Is there any springtime family activity that’s more fun than decorating Easter eggs? Probably not — but you can expand upon the typical vinegar, water and food-coloring treatment to keep the kids entertained and your table stylish. Martha Stewart offers no less than 64 ideas to shake up your egg-decorating game. You can use chalk paints to make polka-dot eggs, for example, or decoupage them in gingham; you might even make them shine with an application of copper or gold foil. Whatever you choose, the project will help get the weekend off to a fun and crafty start.
Thrift, dollar and party-supply stores can all help you get your home in shape for a festive Easter brunch. But when you want to re-create a designer look on the cheap, there is often no substitute for DIY, says 3 Little Greenwoods blogger Ashley Greenwood. After seeing Pottery Barn market a moss-covered basket filled with glittery eggs as an expensive Easter accessory, she reproduced the look at home with a trip to the thrift store and some quick handiwork with a hot glue gun. And since many thrift stores are supplied by donations to ClothingDonations.org, you can get creative while contributing to a good cause.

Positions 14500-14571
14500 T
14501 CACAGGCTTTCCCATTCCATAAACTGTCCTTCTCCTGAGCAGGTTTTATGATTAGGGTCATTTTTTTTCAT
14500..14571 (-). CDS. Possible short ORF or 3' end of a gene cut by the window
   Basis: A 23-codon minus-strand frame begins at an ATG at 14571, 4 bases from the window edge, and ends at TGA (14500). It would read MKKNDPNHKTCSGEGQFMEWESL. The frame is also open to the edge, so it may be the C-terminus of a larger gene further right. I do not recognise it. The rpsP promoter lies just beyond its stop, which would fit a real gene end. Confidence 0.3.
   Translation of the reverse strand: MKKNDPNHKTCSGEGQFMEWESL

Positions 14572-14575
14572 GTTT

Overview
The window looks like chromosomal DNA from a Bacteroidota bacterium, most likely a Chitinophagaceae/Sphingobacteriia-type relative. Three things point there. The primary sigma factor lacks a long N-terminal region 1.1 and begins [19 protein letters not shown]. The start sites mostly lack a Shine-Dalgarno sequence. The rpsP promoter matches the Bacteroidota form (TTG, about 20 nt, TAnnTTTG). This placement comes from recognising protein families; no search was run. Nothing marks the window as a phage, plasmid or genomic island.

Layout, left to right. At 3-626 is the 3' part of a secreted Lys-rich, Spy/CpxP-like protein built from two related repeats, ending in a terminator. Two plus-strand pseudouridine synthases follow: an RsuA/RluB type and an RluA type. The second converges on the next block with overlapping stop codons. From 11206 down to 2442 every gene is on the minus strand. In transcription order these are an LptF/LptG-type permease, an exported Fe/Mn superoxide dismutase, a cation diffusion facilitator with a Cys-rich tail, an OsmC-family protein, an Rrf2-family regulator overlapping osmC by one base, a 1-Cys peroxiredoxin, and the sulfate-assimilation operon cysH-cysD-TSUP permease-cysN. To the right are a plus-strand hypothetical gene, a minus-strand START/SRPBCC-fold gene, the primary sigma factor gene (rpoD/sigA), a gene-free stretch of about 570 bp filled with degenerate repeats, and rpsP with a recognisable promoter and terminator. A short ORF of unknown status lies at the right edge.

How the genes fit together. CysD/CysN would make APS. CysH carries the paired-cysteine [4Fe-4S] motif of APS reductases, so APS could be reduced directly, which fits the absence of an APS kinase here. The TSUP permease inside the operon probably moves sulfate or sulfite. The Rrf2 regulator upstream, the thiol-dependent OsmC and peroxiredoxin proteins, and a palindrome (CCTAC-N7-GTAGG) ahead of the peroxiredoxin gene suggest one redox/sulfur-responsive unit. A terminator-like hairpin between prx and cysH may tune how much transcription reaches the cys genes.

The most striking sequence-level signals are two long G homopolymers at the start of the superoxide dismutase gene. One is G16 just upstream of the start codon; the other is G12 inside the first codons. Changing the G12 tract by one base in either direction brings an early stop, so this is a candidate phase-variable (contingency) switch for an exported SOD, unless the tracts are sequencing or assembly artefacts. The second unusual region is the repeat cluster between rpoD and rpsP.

Decorate for an Easter brunch on the cheap by shopping at your local thrift and secondhand stores, many of which are supplied by generous donations to ClothingDonations.org. For inspiration, check out the holiday table Redhead Can Decorate blogger Julie Fiato was able to stage with a few fortunate thrift-store finds such as rose china, champagne flutes and pink plastic eggs. Donation pickups keep thrifts supplied with new items constantly, and when you buy and repurpose lightly used goods, the proceeds help fund veterans’ programs nationwide.
Taking the family out for an Easter brunch can get costly, with restaurants competing to offer the most lavish seafood towers, made-to-order omelets and carvery plates. It’s simple to stage a family feast on a budget, however, if you shop wisely. Watch for deals on mainstays like ham and leg of lamb; crowd-pleasing sides such as deviled eggs, asparagus and scalloped potatoes are in-season and inexpensive to prepare. Check out sites such as the Food Network for seasonal ideas, and you’ll be able to create a spring banquet for a fraction of what you’d spend at the local buffet.
A complete Easter feast often means more than just a spiral ham and scalloped potatoes. Cooking Light offers 11 complete meal plans depending on whether you’re in the mood for brunch bites, want to host a hearty traditional dinner, are grilling for a garden party or visiting with an all-vegetarian crew. Follow a single menu or mix and match delicacies such as deviled eggs, asparagus and leg of lamb; guests will leave satisfied even before they break into their Easter baskets.